Courts across the country have begun to allow electronic signatures to be used in place of “wet” signatures since the social distancing required by COVID-19 makes it difficult, if not impossible, to obtain in-person signatures. As a result, the use of e-signature tools has increased significantly.
The COVID-19 pandemic has understandably resulted in an increased interest in the preparation of documents that require notarization. But the social distancing measures in effect obviously impact the ability to have the in-person notarization of the documents. That’s why some states have taken emergency action to enact remote notary rules that permit remote (or “virtual”) notarization via videoconferencing. California is one of the few states that do not yet allow this.
Another step forward for legal technology has been the acceptance of digital documents for court filings in lieu of paper documents. For years now, many courts have resisted the move toward all digital documents and have continued to require that paper documents be filed for many types of matters. COVID-19 is changing that since many courthouses and clerk’s offices have been forced to close their doors for the time being. As a result, many courts are revising their rules and allowing solely digital documents to be filed in matters that would have previously required paper document filings. This is now the standard in most California courts.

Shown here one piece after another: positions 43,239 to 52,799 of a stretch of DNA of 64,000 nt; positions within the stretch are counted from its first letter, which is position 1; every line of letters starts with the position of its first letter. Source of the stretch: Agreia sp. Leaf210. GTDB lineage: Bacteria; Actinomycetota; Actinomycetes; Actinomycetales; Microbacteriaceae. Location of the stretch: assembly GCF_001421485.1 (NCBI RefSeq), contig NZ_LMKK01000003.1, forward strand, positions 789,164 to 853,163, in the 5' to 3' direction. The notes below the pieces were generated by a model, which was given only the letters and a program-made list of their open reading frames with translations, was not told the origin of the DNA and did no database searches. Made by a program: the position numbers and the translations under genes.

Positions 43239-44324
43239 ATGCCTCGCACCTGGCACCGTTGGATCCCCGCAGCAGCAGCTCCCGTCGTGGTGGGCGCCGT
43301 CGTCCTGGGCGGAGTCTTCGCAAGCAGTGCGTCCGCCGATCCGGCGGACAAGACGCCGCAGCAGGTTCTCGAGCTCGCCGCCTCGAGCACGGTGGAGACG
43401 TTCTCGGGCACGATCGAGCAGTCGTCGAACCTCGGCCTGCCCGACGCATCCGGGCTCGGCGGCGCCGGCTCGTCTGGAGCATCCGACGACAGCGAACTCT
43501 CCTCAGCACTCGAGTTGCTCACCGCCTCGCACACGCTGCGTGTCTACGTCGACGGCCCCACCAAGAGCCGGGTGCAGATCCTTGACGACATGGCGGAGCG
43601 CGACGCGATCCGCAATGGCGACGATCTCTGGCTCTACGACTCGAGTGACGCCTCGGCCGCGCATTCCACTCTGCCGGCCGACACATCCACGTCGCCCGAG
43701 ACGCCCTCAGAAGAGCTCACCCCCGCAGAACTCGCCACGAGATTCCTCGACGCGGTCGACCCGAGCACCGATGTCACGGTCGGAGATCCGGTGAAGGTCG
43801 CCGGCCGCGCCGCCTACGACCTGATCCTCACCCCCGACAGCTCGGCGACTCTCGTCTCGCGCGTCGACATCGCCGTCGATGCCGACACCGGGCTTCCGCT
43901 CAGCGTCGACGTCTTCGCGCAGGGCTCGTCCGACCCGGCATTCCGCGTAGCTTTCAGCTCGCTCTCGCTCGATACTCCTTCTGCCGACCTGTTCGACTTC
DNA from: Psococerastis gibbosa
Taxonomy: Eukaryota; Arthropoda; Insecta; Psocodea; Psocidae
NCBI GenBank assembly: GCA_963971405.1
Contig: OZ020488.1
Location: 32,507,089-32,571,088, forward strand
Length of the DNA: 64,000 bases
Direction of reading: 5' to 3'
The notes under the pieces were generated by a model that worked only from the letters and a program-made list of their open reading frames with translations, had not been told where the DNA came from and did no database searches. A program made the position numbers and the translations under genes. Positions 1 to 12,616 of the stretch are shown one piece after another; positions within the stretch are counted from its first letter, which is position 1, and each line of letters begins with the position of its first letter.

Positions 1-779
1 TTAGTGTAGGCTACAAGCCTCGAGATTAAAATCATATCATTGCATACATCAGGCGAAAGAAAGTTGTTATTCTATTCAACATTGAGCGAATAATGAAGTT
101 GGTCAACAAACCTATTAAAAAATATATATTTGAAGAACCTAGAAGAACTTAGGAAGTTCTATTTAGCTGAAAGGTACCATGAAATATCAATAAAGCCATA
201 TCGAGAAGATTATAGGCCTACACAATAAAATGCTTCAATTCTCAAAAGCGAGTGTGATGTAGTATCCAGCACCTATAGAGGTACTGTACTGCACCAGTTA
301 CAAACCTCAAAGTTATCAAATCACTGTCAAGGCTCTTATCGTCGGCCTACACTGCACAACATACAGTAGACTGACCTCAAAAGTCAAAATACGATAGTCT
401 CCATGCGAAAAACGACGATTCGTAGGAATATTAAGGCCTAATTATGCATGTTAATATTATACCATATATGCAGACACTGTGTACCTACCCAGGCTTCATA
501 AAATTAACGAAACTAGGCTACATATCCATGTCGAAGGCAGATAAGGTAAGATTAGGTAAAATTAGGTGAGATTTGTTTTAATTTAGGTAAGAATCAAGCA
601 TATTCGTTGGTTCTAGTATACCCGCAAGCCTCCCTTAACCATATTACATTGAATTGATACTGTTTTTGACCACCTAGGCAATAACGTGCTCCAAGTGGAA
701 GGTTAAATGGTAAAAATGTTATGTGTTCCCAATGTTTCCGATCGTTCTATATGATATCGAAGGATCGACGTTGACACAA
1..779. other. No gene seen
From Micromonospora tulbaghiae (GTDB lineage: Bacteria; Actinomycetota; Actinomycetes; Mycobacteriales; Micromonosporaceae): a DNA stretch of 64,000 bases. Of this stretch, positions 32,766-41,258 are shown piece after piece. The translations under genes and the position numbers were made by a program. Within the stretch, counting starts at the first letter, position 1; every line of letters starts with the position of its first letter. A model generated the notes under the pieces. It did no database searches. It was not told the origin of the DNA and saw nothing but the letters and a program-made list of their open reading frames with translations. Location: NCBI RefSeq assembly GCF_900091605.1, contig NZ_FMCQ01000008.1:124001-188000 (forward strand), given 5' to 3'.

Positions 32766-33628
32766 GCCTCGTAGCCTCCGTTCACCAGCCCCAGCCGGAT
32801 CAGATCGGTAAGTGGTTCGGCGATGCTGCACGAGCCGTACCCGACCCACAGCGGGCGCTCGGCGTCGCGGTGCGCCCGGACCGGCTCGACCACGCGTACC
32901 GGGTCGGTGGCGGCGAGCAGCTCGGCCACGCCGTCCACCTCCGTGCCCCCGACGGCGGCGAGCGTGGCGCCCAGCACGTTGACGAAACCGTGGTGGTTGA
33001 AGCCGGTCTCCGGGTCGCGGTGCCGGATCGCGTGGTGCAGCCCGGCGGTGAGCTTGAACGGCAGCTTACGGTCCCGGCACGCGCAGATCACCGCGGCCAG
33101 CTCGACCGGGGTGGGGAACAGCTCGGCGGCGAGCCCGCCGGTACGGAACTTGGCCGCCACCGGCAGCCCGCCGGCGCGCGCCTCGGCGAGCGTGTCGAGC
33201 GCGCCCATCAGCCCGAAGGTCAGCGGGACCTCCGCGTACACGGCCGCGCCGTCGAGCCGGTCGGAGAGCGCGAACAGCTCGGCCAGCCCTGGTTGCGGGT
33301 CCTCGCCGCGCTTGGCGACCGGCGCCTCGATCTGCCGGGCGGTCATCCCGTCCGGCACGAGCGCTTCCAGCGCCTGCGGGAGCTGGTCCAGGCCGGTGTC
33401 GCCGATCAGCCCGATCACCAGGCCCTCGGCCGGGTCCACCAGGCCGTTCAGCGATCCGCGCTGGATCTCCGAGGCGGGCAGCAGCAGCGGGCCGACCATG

Likewise, social distancing and the resulting shift to digital documents by many courts necessitates that e-filing be permitted in lieu of in-person filing of pleadings. Accordingly, many courts now permit or even require e-filing in cases where it was not previously allowed. The California Supreme Court issued, then posted, an order in March 18th and subsequently posted the following notice to its e-filing website: “In light of the California Supreme Court’s [March 18, 2020] amendment of the ‘Supreme Court Rules Regarding Electronic Filing,’ rule 2, henceforth and until further notice, all documents (including briefs) must be filed electronically on the ‘TrueFiling’ platform, and paper copies should not be submitted …”
Court Hearings via Videoconference
Last, but not least, courts and legal professionals have embraced video conferencing en masse from the very start of the shelter-in-place requirements. Courts at all levels, from local courts to the highest court in the land, have begun to permit legal proceedings to move forward via video or teleconferencing. There are, however, exceptions, so be sure to check the website for each court.